12. Janno05

    Janno05

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    I am a nurse on a Telemetry floor and take care of post-ptca patients on a daily basis. If you have any questions feel free to PM me.
     
  13. winglock

    winglock

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    I've had three. I talked to the doctor that ordered it and expressed my concern about laying still for several hours & wondered if there were any options. He said in some cases they were able to stitch the entry site closed. I got lucky, in each case they did the stitches. I still had to be in recovery for 4 hours.
    Best of luck Ash. Hope everything works out great.

    Btw, in each case for me the stress test had showed false positives. The first stress test was at Mayo clinic.
     
  14. brboyer

    brboyer

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    Thanks, I've heard of a few that were much worse than mine, but thankfully they are quite rare.

    In all seriousness, I've only thought I was going to die twice in my life. This time and the first bout with Kidney stones! Crawling on my hands and knees from the parking lot into the building at work (I was first to arrive so no one there to help) barfing the whole way, crying like a three year old from the pain, into the building, pulled a phone off a desk as I was writhing in pain. Called the wife, told her I was dying and she needed to call 911 and then come say good bye.

    I'm such a wimp!
     
  15. TexanRon

    TexanRon Come 'n Take It

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    I feel your pain. The same thing appened to me a few years ago. Literally fell out of car in parking lot. Never have felt such pain.
     
  16. .264 magnum

    .264 magnum CLM

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    My mom had this done ~8 mos. ago. She was in the hospital about 24 hours. She was 66 at the time and had just beaten Hodgkin's Disease. She felt a little weak for a few days and she would agree that the procedure itself isn't a lot of fun but it is not especially tough. She was walking for exercise in a week and walking hard two weeks later.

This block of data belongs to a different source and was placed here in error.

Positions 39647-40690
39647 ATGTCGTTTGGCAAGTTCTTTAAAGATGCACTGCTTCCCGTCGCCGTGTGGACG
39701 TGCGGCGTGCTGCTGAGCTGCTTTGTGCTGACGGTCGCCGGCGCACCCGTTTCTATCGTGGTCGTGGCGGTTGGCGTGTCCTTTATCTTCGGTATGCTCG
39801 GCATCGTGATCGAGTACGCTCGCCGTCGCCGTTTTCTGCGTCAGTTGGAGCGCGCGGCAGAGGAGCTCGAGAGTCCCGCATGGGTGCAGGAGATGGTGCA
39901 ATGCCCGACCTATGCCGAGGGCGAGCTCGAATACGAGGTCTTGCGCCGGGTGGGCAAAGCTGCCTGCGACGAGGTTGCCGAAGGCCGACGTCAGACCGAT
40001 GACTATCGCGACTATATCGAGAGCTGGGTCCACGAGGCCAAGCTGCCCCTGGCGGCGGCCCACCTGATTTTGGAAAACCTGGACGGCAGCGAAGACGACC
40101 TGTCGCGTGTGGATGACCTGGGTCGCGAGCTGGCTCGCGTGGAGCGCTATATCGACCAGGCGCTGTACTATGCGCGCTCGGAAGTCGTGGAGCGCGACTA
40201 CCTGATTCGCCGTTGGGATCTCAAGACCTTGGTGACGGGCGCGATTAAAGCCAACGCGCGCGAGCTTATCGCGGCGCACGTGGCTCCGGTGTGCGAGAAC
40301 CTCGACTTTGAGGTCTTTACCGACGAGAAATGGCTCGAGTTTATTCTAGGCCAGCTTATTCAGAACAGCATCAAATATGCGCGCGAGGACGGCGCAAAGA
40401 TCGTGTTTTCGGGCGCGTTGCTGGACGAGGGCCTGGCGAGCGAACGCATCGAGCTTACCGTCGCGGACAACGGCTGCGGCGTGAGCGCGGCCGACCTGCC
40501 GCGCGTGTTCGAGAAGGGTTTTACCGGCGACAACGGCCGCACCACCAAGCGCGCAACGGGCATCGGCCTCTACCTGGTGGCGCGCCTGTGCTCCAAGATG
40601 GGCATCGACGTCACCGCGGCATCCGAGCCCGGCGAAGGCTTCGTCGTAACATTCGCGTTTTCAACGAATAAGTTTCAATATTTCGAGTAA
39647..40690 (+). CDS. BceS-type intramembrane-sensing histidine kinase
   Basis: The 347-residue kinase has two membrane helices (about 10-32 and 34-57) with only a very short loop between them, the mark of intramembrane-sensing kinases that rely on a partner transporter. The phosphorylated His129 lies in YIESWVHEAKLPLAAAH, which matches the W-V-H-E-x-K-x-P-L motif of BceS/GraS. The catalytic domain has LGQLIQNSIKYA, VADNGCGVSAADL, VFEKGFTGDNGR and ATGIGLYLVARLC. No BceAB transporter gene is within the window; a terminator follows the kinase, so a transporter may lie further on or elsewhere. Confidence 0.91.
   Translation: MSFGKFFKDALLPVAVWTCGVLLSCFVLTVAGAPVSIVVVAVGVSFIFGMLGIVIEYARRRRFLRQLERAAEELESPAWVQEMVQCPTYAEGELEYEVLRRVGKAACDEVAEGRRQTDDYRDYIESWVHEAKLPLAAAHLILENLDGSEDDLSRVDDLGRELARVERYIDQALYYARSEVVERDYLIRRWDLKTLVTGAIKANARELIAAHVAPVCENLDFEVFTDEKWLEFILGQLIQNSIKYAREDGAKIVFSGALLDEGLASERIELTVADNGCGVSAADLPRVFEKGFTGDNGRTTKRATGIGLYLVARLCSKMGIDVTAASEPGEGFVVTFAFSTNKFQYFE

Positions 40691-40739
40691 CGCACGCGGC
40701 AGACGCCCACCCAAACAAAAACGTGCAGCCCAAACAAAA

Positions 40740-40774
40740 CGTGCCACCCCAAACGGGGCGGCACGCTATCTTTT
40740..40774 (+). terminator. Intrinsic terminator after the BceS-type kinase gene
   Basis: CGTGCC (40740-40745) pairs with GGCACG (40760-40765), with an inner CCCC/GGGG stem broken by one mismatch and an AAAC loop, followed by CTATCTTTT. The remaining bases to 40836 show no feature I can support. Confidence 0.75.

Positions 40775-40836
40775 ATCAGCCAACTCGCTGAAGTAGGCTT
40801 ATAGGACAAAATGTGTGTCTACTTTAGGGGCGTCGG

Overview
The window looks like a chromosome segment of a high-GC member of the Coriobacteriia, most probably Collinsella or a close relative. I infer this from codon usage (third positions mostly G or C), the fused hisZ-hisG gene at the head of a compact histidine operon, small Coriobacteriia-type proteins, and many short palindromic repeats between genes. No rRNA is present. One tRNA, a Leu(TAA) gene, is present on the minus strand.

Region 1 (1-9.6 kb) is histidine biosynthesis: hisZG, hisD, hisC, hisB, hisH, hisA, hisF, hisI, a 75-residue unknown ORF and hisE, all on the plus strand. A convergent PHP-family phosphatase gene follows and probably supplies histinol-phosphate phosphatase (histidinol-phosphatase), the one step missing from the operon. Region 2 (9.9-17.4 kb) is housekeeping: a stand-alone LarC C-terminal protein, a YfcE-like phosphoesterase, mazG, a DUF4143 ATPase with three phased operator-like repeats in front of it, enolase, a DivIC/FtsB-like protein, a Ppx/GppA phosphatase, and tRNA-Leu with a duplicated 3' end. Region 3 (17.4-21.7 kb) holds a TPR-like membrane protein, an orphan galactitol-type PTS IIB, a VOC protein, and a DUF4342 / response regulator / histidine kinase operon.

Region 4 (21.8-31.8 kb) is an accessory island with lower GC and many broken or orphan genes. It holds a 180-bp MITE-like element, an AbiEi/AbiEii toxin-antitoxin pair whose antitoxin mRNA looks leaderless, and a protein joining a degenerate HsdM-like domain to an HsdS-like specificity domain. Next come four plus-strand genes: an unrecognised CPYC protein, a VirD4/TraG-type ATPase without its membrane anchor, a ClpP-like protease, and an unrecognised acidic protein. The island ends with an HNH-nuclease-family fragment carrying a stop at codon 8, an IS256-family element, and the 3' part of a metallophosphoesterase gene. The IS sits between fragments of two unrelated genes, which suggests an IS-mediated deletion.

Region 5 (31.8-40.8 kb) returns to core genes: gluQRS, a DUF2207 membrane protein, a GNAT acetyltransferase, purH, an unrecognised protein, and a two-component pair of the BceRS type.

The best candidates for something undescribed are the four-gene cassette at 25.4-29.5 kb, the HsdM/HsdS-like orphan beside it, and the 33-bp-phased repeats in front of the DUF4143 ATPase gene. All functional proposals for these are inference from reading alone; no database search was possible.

You'll be fine and you'll fell better afterwards.
     
    Last edited: Feb 11, 2010
  17. vikingsoftpaw

    vikingsoftpaw DEPLORABLE ME!

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    My BIL had the same thing. Because of his family history of heart disease, he is to have a stress test every five years. His first was at 35 y.o. His cardiography showed clear. False positives are somewhat common.

    I hope that is your case as well. It's nothing to be taken lightly. I lost an old childhood friend three years ago, massive coronary. He was 42 years old.
     
    Last edited: Feb 11, 2010
  18. Squaw Man Wolfer

    Squaw Man Wolfer

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    I had one, and, while not pleasant, wasn't really that big of a deal, other than being uncomnfortable about having another man play around that close to my balls. The recovery period, waiting for that artery to heal, took time and caused concern (for me), but went well for me.
     
    Last edited: Feb 11, 2010
  19. Tramp

    Tramp

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    Ok just had this done same thing bad ? stress test the hardest part is the prep and thats the nurse you get you can watch if you want or chose lala land my choice in at 7 am out by 4pm doing basic normal non strainging things by noon the next day saturday wendsday back shooting so no a deal for me
     
  20. Bill Powell

    Bill Powell Cross Member CLM

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    I had them go exploring in me. They went to my heart and found total blockage, excet where heart had started building its own by-pass. This was befroe I ever had a stress test. Thsi was fairly uneventful.

    When I went in for the stress test. They asked me how i wanted to do it, chemical or treadmill, reminding me that not many people did the treadmill. I told them I was tougher than two square yards of buckskin. After about two minutes on that thing the roadway went vertical and my legs just stopped working. I said, "Okay, damn your eyes, shoot me with chemicals." They did, and I thought I was dying, a weird hollow rushing sound, and I swear I could see a light at the end of the long hall-way. I was on the verge of absolute panic til I heard one of the doctors say that it looked pretty normal so far. That one little sentence brought me down off the brink of panic, and I calmed right down and let the chemicals run their course.